If the opportunity presents itself in the natural flow of the conversation, ask a few other simple Yes/No capability assessment type questions. The purpose is not to turn the conversation into a full dependency analysis. That will take place during the BIA interview/survey. At this stage, it is to level-set a bit. I find it advantageous to squeeze in the following questions to get a sort of informal baseline of where we are starting from:

  • Do you maintain an updated contact list for your team? Is it available when you are home or travelling?
  • Do your managers have company issued laptops?
  • Can managers work from home, if necessary?
  • Can your team work from multiple sites or is it necessary for everyone to be physically in one room?
  • Do you have critical customer facing toll free numbers? Can you currently re-route the calls if necessary? Have you tested re-routing them recently?

You might be pleasantly surprised. Some organizations have a resilient culture. They are practicing emergency response and business continuity principles even if they do not have a formal program and written plans. If so, it is a great start! That will make your job easier.

Whatever the process owner tells you will be valuable. You will understand the baseline level of maturity and how far you must go in building your world-class program. You will also instill confidence in them when you let them know the great news that you are there to partner with them to insure they will be able to continue to work regardless of whatever disruptive event we encounter.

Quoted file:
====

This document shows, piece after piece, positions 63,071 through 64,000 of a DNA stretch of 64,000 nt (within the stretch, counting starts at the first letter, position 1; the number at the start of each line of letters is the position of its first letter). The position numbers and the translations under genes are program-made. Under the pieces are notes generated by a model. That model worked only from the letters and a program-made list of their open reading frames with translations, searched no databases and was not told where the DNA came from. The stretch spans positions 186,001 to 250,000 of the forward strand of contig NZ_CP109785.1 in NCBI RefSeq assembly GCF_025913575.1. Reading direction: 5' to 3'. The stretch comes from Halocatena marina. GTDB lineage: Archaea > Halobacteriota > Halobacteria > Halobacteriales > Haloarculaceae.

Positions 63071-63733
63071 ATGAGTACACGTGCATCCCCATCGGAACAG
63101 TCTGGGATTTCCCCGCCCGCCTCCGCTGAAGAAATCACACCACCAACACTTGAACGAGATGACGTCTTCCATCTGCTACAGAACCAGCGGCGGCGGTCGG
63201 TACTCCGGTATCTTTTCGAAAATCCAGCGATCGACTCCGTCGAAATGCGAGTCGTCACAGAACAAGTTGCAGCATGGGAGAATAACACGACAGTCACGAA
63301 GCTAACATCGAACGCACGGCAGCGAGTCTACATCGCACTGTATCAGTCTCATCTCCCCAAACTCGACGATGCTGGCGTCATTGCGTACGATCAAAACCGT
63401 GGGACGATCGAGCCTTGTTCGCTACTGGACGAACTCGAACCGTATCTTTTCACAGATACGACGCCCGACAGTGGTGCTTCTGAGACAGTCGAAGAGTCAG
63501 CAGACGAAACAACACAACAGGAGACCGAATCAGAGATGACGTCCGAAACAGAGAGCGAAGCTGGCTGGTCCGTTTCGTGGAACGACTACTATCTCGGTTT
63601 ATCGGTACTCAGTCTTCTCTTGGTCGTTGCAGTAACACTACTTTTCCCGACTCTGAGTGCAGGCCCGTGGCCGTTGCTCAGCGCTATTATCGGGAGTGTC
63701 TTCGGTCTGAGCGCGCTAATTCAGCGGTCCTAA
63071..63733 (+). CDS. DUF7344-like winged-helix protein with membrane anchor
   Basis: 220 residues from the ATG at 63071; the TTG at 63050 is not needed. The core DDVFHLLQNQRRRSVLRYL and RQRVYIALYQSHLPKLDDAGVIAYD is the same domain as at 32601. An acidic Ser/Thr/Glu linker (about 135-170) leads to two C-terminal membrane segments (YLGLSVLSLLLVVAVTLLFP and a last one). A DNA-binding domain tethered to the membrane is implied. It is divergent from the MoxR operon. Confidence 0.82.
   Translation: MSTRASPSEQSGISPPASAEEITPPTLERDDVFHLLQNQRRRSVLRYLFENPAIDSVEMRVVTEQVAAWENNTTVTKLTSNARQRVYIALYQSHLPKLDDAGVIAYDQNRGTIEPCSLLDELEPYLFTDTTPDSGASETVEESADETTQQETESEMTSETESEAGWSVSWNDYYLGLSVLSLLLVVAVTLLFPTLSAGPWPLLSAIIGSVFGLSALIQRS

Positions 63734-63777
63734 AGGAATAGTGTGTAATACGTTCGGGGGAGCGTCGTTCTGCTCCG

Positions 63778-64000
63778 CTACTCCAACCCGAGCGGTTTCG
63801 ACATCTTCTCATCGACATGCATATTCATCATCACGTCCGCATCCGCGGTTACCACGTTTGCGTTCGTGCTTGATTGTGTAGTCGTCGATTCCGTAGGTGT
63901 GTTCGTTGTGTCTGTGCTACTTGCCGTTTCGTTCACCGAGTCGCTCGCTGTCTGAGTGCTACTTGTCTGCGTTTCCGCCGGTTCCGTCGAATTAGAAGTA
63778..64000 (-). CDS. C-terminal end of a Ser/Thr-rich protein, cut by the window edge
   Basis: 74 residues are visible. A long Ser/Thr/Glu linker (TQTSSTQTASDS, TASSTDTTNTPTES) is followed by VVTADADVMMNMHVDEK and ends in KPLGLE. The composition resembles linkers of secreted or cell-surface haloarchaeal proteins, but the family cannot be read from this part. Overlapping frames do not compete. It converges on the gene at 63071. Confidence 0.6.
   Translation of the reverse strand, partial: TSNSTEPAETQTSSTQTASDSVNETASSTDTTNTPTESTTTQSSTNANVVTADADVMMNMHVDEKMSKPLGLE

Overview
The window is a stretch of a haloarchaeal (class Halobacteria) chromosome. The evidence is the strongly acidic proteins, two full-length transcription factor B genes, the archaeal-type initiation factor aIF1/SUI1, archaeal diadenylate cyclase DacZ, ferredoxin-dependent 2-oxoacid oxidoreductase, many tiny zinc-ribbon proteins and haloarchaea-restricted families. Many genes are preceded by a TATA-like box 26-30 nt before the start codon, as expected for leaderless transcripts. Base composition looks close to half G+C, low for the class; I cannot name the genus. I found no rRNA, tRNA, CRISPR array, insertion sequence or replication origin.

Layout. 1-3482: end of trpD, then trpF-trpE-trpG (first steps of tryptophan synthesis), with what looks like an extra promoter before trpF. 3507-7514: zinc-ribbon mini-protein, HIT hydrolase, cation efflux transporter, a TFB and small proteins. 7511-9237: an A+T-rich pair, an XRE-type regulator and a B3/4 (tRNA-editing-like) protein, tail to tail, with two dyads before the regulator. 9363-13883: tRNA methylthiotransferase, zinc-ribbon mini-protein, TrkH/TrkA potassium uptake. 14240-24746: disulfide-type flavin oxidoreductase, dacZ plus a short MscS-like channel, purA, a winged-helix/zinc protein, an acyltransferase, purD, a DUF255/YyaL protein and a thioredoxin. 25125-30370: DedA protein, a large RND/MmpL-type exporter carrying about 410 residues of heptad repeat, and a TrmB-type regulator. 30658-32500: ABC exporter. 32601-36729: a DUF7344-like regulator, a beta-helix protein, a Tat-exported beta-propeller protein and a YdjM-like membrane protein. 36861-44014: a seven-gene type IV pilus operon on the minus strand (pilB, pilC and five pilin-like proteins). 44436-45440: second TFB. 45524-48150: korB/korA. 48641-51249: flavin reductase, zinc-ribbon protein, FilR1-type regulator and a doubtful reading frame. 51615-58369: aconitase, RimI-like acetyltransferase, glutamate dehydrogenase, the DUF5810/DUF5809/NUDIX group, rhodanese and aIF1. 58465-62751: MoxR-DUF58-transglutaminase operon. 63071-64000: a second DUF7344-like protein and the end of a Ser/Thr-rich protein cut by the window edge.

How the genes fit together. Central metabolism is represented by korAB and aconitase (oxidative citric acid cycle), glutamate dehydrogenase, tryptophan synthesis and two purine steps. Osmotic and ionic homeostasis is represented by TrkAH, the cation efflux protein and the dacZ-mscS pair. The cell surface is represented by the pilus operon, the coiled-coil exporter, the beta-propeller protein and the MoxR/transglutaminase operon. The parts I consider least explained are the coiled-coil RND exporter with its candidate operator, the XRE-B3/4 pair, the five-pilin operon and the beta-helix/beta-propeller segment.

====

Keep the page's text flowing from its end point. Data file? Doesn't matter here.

Tip – Prepare for process owner meetings and be ready to collect both qualitative and quantitative data. Both types will be very valuable to you as you move forward. (I also mention this tip in the BIA part of the book).

  • Qualitative data: is data that is non-numerical. It is a messier type of data than quantitative data. It is more subjective and cannot be precisely measured but can provide important information. For example, you may ask, ‘are you confident employees are aware of what to do and not do when the fire alarms sound?’ The response may be ‘I am not too confident at all. I am very concerned about safety’. It can also be observations you make during a conversation. For example, if you ask the process owner about employee morale and he/she rolls his/her eyes and shakes his/her head in a negative manner it is an important indicator there is a need for improvement.